Does Diabetes Affect Women Differently?

When it comes to diabetes, women tend to have it worse than men. (Just more proof life isn’t fair.) More than 13 million women 20 years of age and older (about one in 10) currently have diabetes. And while diabetes affects women and men in almost equal numbers, it affects women in ways that are different from men.

Even though women generally live longer than men (largely because of their naturally lower rates of heart disease), when women get diabetes they lose this advantage. Men with diabetes live 7.5 years less on average than those who don’t have the disease, but for women the difference is 8.2 years. Women with diabetes are also more likely to be obese, have high blood pressure and unhealthy cholesterol levels and be at higher risk for heart disease, kidney disease (especially during menopause), depression and blindness than men.  

Fluctuating hormones associated with the menstrual cycle, childbearing and menopause play a unique role in women’s risk for diabetes because they make it more difficult to maintain healthy blood glucose levels. Estrogen can support insulin sensitivity, so as estrogen levels drop near and during menopause, a woman can become more insulin-resistant (when the body’s cells stop responding to insulin) resulting in elevated blood glucose levels. Some birth control pills can increase blood glucose as well. Also for people with type 2 diabetes, menopause can make blood sugar levels less predictable, requiring more frequent monitoring.

During pregnancy — usually around the 24th week — many women develop gestational diabetes. This doesn’t mean that they had diabetes before they conceived or that they’ll have diabetes after giving birth. But it is a condition that requires close medical oversight. The most important thing affected women can do is follow their doctor’s advice regarding diet, exercise and monitoring their blood sugar levels to ensure a healthy pregnancy, mom and baby.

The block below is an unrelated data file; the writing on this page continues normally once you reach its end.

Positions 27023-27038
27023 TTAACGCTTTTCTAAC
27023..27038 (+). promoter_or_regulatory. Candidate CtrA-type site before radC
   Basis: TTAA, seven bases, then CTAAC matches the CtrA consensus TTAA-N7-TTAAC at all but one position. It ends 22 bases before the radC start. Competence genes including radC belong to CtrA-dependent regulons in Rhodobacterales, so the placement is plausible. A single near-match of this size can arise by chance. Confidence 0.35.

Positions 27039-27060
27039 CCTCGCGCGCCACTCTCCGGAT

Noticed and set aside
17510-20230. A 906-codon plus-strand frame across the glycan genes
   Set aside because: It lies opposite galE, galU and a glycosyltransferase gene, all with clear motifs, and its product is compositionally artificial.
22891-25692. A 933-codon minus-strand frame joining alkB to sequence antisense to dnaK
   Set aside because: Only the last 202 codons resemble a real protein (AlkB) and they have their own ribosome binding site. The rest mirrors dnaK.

Polycystic ovarian syndrome (PCOS), which can lead to weight gain and infertility, has been linked to excess insulin and the development of diabetes in women. Women with diabetes may suffer from lack of libido as well as be more prone to UTIs and yeast infections than women who do not have the disease.

Research suggests that eating disorders are probably more common among women with diabetes than women who do not have diabetes. For women with type 2 diabetes, binge eating is the most common. Because both diabetes and eating disorders involve weight management and food control,  some people use the disease to justify or mask the disorder. 

How can women stay healthy by either preventing diabetes or managing their diabetes? Besides getting plenty of exercise, eating a nutritious diet and maintaining their ideal weight, women with prediabetes and diabetes should get regularly tested for heart disease risk factors, like high blood pressure and high cholesterol, and treated if necessary. (Knowing the unique signs of a heart attack is also important.) And they should also be vocal in sharing their health history–especially gestational diabetes and PCOS — with their primary care doctor.

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